Separate analyses for the nine sites that had high fidelity (above 3.70) showed two interactions between group and time in addition to the interactions that were found for the whole sample. These interactions were for clients' total score on the Illness Management and Recovery Scale (F=6.87, df=1 and 111, p<.05) and for the coping factor on the Illness Management and Recovery Scale completed by clinicians (F=4.00, df=1 and 111, p<.05). Clients' total scores on the Illness Management and Recovery Scale and clinicians' scores on the scale's coping factor were relatively higher for the intervention group than for the control group only at the termination of the intervention. This difference appears to be the source of these interactions.

This study found that persons who participated in the Illness Management and Recovery program showed significant improvement in their knowledge of illness and in identification and attainment of personal goals. Clinicians' ratings of clients also indicated significant improvement in overall illness management and recovery outcome as a result of participation in the intervention.

Psychoeducational interventions have been found to help persons gain basic knowledge of their illness (20). However, psychoeducation alone does not appear to help clients manage their illness better or engage in the recovery process as a consequence of this newly gained knowledge (7,20). Our findings seem to support the premise that the Illness Management and Recovery program not only provides information but also promotes recovery, at least, in terms of personal goal identification and attainment.

Additional objectives of the Illness Management and Recovery program are to help clients improve their social relationships and to cope more effectively with their symptoms (5). This study did not find differences between clients who participated in the program and those who received usual care on the coping factor score and coping efficacy, although both groups improved significantly over time. It is possible that services offered to both of the groups, such as vocational rehabilitation and case management, contributed to the improved coping found for both groups.

At sites with high fidelity ratings additional statistically significant interactions were found. These interactions indicated that for these sites, clients' total score on the Illness Management and Recovery Scale and clinicians' score on the coping factor indicated significantly greater improvement for program participants than for those in the control group, which emphasizes the importance of fidelity. Consistent with the only published study on the effectiveness of the Illness Management and Recovery program (6), no statistically significant results emerged for measures of social support. One possible explanation is that initiating and establishing social relationships and developing and applying coping strategies are more complex and demanding than are internalizing information about illness and identifying and implementing personal goals. The former activities may include integrated sets of affect, cognition, and behavior and may therefore require more comprehensive and intensive practice. An alternative explanation is that since outcome was assessed immediately after termination of the intervention, participants did not have sufficient time to put into practice the more complex activities involved in establishing social relationships and developing effective coping strategies.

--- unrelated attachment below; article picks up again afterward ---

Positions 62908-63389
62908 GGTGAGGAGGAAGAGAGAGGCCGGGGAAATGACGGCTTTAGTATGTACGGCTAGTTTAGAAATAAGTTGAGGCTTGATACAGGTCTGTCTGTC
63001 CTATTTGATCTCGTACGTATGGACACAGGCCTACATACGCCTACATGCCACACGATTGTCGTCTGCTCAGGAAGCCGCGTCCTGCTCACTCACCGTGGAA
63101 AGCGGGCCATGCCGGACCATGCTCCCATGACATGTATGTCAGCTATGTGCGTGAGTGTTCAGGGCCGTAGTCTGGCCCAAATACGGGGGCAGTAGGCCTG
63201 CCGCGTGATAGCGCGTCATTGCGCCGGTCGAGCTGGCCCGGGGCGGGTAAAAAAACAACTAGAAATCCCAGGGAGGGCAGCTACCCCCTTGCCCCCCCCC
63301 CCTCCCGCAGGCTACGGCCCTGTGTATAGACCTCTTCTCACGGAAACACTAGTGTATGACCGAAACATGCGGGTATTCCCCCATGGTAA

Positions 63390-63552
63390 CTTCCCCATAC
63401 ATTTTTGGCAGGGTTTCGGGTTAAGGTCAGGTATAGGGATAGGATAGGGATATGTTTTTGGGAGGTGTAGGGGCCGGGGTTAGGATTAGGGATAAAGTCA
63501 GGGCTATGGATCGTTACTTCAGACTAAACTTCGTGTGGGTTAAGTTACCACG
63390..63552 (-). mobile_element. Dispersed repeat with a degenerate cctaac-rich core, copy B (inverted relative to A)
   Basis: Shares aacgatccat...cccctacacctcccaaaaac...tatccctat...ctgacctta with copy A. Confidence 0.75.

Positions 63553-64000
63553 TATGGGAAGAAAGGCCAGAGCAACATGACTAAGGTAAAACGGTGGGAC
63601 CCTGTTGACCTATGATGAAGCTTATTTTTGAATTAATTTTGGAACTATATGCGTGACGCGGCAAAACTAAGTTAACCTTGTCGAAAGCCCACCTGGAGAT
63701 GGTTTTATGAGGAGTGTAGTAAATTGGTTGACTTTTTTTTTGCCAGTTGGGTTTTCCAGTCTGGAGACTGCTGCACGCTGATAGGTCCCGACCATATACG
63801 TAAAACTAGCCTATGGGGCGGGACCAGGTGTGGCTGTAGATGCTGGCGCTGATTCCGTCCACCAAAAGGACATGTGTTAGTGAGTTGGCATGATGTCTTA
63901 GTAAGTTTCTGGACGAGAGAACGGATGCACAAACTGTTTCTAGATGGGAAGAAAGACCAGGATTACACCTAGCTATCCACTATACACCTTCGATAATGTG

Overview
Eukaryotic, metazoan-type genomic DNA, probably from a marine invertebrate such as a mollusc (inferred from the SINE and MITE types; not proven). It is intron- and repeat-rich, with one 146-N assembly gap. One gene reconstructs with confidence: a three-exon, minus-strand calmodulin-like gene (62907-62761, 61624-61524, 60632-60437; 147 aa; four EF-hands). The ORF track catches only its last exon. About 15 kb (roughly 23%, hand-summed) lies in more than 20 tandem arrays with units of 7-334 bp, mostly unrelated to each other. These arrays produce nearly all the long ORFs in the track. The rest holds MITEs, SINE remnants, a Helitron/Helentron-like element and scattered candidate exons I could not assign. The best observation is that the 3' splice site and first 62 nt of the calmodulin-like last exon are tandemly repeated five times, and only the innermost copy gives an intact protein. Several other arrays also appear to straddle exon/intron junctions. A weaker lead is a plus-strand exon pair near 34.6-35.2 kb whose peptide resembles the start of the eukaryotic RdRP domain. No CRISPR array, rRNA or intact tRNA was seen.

Several limitations of this study should be noted. First, because it involved an intervention carried out in the field with a relatively large sample, practical considerations precluded the use of objective measures of the extent to which participants had attained the intervention goals. Second, although the measures that were used have been used in recent pilot studies to examine the effectiveness of the Illness Management and Recovery program (6), they are relatively new and require further validation. Therefore, outcome was assessed by a number of self-report measures. Furthermore, some of these measures might be considered secondary outcome measures. For example, items on the Illness Management and Recovery Scale were derived from a questionnaire that was constructed as a short, user-friendly subjective measure of the extent to which participants in the intervention attain the goals of its nine modules. Other measures might be considered primary because they were developed independently of the intervention and therefore may be relatively more standardized. These measures, which focus more specifically on such intervention goals as coping efficacy and social support, might be related to relatively long-term outcome. Thus a major weakness of the study is that only the secondary measures showed evidence of the intervention's effectiveness. Future studies that include more objective measures of the intervention's primary and secondary goals should be designed to examine both the intervention's effectiveness and the relation between the secondary and primary goals. Such measures could also assess relapse and rehospitalization as outcomes.